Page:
Use of the BCW’s COM-B format to create a medication adherence behavioral model* demonstrates the frameworks’ potential value in characterizing cardiovascular disease adherence behavior. As an example of the model’s utility, consider psychological factors that limit a heart failure patient’s capability of adhering to their treatment. Heart failure patients experience high levels of uncertainty regarding their condition, which can affect their medication-taking decisions.8 The proposed adherence model addresses this uncertainty through comprehension of the disease and treatment.6 To take another example, myocardial infarction survivors risk recurrent events and have an annual death rate of 5%,9 yet patient adherence is estimated to be only slightly greater than 50% despite this significant risk. The BCW addresses this by examining patients’ beliefs about treatment through the reflective processes encompassed under motivation drivers.6 These two examples demonstrate that the BCW may be used to create a plausible, comprehensive adherence model as the basis for evidence-based interventions to improve cardiovascular disease medication adherence.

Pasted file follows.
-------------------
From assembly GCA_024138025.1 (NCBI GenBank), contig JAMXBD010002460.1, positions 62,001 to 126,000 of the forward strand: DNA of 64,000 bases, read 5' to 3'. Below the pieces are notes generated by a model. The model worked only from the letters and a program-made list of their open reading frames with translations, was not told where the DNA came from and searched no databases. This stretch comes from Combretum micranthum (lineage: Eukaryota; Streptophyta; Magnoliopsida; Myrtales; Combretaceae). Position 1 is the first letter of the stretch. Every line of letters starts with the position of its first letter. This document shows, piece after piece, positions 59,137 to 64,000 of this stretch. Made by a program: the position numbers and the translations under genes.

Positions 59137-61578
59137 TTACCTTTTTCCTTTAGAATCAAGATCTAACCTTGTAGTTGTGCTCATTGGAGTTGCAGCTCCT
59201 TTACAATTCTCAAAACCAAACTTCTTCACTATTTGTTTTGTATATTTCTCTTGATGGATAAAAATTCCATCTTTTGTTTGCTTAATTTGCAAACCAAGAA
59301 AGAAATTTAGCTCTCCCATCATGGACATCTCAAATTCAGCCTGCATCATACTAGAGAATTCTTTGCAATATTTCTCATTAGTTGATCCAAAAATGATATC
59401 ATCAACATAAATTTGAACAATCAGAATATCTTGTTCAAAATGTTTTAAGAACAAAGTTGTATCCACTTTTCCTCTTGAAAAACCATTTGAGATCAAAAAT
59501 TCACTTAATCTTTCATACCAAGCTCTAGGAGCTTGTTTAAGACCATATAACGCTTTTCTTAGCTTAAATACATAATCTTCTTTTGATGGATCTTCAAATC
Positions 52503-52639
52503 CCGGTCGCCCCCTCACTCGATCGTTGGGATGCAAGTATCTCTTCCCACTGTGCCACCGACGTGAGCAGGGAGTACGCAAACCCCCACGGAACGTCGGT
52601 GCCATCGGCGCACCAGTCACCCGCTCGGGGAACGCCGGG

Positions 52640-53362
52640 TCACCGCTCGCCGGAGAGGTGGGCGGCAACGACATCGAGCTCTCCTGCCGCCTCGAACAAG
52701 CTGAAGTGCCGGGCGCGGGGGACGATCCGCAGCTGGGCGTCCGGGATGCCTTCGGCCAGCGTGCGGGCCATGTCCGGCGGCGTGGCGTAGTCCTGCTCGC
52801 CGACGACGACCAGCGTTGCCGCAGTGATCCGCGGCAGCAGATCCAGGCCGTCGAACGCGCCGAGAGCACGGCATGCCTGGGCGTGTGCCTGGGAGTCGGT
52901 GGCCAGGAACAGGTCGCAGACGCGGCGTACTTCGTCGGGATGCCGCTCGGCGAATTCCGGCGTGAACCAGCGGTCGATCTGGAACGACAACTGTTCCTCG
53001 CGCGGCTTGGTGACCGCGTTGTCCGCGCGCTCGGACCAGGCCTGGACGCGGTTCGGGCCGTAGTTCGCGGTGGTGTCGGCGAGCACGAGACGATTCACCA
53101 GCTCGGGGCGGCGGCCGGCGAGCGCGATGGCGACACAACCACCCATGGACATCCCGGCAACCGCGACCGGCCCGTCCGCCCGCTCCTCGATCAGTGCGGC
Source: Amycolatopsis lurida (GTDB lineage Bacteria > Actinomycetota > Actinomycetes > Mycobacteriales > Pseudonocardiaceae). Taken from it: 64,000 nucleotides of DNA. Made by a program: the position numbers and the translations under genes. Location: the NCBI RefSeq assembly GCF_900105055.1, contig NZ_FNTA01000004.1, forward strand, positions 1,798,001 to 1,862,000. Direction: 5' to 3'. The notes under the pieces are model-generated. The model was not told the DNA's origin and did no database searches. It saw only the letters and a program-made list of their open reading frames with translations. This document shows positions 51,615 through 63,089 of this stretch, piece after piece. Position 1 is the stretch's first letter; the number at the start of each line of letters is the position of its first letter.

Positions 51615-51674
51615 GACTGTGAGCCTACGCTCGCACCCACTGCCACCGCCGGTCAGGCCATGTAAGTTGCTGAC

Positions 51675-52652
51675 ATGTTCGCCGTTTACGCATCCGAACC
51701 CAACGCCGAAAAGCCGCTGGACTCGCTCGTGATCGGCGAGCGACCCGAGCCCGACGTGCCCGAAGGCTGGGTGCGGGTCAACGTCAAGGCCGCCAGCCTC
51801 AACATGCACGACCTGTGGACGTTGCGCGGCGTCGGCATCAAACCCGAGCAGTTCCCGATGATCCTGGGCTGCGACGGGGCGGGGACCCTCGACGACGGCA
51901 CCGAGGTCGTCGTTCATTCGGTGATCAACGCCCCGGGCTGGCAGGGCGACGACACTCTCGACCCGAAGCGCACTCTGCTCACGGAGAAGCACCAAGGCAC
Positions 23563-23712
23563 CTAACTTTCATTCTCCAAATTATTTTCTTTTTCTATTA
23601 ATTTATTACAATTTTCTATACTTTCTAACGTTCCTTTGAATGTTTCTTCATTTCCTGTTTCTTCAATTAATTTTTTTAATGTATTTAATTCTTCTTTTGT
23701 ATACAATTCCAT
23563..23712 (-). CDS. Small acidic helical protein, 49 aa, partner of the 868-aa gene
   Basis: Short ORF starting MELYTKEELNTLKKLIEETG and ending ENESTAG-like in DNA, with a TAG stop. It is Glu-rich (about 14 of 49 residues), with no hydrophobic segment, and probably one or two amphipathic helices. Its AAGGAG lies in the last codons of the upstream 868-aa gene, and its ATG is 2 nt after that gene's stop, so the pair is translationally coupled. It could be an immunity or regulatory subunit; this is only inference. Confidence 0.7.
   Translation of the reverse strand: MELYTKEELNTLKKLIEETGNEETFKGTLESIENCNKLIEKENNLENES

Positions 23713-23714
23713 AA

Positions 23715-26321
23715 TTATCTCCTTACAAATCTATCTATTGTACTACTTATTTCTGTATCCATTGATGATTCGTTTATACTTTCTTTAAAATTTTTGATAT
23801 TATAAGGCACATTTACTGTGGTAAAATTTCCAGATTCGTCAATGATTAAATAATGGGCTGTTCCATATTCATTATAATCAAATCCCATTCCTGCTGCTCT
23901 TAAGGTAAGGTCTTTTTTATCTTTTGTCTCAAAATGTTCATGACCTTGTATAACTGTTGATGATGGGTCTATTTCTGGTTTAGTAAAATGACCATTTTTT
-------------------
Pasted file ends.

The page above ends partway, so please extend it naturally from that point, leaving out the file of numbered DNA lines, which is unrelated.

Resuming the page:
The BCW framework is a simple, comprehensive approach to improving adherence

Compared to alternative behavioral models, the BCW provides a streamlined, actionable approach for understanding non-adherence. It creates an adherence model that indicates how behavior may best be influenced. The examples presented here demonstrate that effective adherence interventions to improve cardiovascular disease adherence would need to address patients’ understanding of and beliefs regarding their condition and treatment, which are highly specific. Additional research has used the BCW framework to identify strategies for improving cardiovascular adherence interventions for sociodemographic sub-populations having particular behaviors and needs.3 While the literature does not indicate significant limitations of the framework, an understanding of alternative behavioral theories and their application to adherence will be informative.